The angst over the continuing resolution — rounds of different House CRs and Senate rejection of the same, the shutdown spin, the mini-CRs and fights about a sliver of Obamacare funding that is not embedded in law, like other entitlements — amounts to so little. Perhaps we have become focused on this small segment of the federal government because the parties have been entirely unable to address the real issue, which is entitlements. So like a man looking for his keys under the lamppost because that is where the light is, Congress is tearing its collective hair out over something that hardly justifies the time and energy.

After weeks of intense focus on the crisis in Syria, the White House is set to turn to the economy.
(Carolyn Kaster/Associated Press)

It bears repeating frequently that the discretionary part of the budget (what is at issue in the sequester and the CR mania) is down to less than a third of the budget and dropping, in large part because entitlement spending and debt payment are gradually swallowing a greater and greater share of the total budget. In April, Veronique de Rugy explained that “in FY 2014 mandatory spending plus interest will eat up 67 percent of the budget, leaving discretionary spending with 33 percent of the budget (down from 36 percent in FY 2012). Now by FY 2023, mandatory and interest spending will consume 77 percent of the total budget. Discretionary spending will be left with 23 percent of the budget.”

There is, then, diminishing utility in fixating on a smaller and smaller share of the budget. Moreover, as we learned this week, the discretionary budget covers a lot of things that Americans like and need (e.g. the National Institutes of Health, national parks, veterans benefits, the federal courts). Sure there is still, contrary to Democrats’ insistence, much more than “bone” left on the discretionary flank, but the return in finding it is less productive than ever.

It is also not an endeavor that progressives should be all that enamored with. We are cutting from the young and poor while the middle class and elderly get more of the federal spending pie. Sure, via Medicare, we’ve tackled poverty among the elderly, but we’re also giving a huge amount to wealthy and middle class seniors while slashing national security and neglecting other areas of the budget that poorer Americans could use.

The irony is that the president is very, very concerned about discretionary spending, so much so that he fought the Republicans (unsuccessfully) to prevent sequestration from going forward. Republicans, if they are being logical about it, shouldn’t mind giving a little there if they can get much more in long-term debt reduction from entitlement reform. Don’t get me wrong; I’m not in favor of wasteful or counterproductive discretionary spending. But if it helps to get over time trillions in entitlement reform (thereby cutting the biggest driver of the debt) and the interest thereon, well, that is a deal worth having. And, by the way, the Republicans, at least the ones not bitten by the isolationist bug, want more discretionary funding on the military side.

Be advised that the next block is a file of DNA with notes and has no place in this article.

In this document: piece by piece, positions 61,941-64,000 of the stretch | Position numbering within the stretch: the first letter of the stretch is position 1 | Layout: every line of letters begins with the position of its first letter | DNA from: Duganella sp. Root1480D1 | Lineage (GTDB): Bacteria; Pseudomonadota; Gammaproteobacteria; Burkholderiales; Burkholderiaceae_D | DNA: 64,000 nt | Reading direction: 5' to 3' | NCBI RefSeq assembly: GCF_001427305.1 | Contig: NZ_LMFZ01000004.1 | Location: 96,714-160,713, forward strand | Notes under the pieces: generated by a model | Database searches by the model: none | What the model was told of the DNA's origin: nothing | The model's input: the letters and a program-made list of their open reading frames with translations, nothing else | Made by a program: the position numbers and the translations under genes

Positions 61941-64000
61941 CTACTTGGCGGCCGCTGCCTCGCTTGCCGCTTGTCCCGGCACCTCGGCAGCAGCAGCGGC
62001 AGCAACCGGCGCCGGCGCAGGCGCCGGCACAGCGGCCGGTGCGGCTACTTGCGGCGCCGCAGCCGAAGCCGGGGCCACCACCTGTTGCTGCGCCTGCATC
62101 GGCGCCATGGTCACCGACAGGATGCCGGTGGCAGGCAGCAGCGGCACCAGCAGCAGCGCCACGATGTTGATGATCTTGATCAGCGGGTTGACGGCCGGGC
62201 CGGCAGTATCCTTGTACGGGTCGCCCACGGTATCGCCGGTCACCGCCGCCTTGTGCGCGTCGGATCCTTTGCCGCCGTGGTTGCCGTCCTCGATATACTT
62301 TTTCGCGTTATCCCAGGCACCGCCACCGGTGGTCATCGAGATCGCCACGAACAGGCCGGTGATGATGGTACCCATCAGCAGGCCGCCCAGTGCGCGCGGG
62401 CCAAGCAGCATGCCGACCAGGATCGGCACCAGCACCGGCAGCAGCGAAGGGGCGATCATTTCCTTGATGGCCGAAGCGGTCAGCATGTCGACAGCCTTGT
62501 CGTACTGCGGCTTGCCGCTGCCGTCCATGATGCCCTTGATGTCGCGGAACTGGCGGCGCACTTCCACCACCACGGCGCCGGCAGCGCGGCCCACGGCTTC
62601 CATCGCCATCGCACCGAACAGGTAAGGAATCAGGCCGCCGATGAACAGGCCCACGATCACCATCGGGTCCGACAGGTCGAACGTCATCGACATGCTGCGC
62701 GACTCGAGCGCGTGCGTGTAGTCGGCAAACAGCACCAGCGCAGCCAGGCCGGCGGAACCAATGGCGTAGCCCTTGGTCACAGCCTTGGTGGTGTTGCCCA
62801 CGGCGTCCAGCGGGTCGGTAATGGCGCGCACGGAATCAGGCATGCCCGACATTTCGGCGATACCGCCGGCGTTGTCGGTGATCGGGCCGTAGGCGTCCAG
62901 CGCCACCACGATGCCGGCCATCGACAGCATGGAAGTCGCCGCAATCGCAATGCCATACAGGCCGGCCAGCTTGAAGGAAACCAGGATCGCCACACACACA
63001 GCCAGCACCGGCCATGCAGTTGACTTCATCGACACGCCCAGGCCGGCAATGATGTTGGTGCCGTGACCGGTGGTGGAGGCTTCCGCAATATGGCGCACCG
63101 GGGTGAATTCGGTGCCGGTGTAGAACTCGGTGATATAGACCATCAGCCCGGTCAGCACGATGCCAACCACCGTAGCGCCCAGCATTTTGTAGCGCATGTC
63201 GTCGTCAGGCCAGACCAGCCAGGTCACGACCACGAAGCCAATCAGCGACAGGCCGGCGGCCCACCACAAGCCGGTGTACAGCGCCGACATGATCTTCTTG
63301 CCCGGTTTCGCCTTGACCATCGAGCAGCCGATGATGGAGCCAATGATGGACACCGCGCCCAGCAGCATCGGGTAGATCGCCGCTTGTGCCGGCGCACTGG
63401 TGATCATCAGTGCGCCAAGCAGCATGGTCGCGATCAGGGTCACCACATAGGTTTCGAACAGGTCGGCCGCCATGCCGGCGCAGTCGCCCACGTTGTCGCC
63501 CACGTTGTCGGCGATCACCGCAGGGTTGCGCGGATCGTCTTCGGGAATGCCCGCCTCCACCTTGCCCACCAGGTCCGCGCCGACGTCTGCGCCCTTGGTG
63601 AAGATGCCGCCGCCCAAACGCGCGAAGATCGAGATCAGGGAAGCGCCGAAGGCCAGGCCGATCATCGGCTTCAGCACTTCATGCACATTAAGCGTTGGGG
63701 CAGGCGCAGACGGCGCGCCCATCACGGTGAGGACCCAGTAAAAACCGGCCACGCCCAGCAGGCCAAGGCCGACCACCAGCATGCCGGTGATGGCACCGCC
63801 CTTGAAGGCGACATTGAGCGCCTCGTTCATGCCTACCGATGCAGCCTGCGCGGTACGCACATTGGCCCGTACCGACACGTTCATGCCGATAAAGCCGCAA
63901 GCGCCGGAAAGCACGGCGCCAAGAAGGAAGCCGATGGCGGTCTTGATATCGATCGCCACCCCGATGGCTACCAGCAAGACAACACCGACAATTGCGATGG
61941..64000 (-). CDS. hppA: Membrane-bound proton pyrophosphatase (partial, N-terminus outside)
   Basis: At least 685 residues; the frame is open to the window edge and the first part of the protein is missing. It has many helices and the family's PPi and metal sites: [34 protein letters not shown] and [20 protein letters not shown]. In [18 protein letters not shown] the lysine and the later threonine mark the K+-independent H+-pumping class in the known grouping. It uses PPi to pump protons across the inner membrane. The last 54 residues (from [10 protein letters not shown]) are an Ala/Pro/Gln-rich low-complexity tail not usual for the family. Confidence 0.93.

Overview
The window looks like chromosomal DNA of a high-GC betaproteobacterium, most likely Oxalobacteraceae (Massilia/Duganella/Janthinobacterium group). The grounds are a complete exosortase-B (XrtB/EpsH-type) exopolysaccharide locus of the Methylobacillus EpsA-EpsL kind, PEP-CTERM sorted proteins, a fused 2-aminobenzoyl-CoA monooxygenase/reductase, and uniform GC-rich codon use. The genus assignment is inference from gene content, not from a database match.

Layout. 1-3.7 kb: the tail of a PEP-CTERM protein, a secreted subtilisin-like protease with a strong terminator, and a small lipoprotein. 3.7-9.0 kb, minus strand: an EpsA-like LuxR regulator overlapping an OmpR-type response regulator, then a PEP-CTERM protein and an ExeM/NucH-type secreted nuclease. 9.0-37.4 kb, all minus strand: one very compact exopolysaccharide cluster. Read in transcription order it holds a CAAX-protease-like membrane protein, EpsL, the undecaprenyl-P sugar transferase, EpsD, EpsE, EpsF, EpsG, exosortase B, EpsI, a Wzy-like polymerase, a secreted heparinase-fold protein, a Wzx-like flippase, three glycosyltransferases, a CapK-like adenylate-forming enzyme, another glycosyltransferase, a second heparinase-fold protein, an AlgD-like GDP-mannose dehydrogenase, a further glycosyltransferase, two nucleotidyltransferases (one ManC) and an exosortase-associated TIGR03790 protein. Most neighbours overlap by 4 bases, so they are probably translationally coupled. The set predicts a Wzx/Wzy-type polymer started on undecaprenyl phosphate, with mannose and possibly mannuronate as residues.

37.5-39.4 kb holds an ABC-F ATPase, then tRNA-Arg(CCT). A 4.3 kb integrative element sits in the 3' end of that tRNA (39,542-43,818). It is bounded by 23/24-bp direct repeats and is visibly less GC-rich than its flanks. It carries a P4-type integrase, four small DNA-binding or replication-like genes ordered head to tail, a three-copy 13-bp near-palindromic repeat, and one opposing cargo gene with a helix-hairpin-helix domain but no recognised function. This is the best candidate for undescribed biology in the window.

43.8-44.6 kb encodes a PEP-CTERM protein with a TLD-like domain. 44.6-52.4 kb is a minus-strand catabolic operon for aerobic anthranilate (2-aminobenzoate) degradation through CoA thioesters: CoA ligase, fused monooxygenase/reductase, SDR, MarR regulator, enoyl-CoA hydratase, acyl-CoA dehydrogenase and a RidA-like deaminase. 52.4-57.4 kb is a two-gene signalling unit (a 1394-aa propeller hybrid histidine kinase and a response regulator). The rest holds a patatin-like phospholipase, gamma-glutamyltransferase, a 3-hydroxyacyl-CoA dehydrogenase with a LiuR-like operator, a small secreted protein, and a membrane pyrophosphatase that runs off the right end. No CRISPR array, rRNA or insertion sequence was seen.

So rather than fighting tooth and nail to keep the sequester or insisting that the president give them Obamacare defunding, something unattainable, the Republicans would be wise to relent on the CR, give something on the sequester levels and in return get something meaningful on entitlement reform, at least a down payment. Anything else has to be paid for, so for example, the president could get more on higher education in exchange for cutting out useless green energy subsidies. Energy development can be bargained out and in the long-term should result in higher growth and more revenue. Just as Obama will not give on Obamacare, the GOP will not give on taxes. Tax reform to promote growth or remove economic distortion is worthwhile, but not at the price of a tax hike. Aside from that, there should be an effort to restructure and reform programs because they aren’t working. The problem with Medicaid is not only that it costs so much; it is that it is poorly designed, wasteful and fraud-ridden. Just as Republicans should be willing to plow back savings from better Pentagon management, Democrats should be willing to do so for Medicaid, housing and job training.

In short, the CR fight is maddening not only because it is pointless and driven by political extremists, but also because it feeds into our budgetary distraction syndrome. The Republicans need to keep their eye on the ball: entitlement reform, pro-growth policies (regulatory and revenue neutral tax reform), restoration of some defense spending and reform/improvement of  policies aimed at helping the most needy. If they must “give” the president some relief on discretionary pay levels, reopen the government and accept that they will need alternatives to Obamacare and evidence of its collapse instead of a quixotic voyage to rip it out, why, then that sounds like a good deal. And regardless, the president surely knows that House Speaker John Boehner is not going to allow the economy and the United States’ creditworthiness go to hell in a hand basket. So let’s stop claiming it’s a “gun to his head” to avoid negotiations on all of what we’ve discussed above. And, right-wingers, in addition to dispelling your fantasy that you could use the CR to get rid of Obamacare funding, let me introduce some more reality: The debt ceiling is no bargaining chip; not in a million years would responsible Republicans and Democrats toss away America’s credit rating. With that in mind, everyone can sit down and start bargaining.

Jennifer Rubin writes the Right Turn blog for The Post, offering reported opinion from a conservative perspective.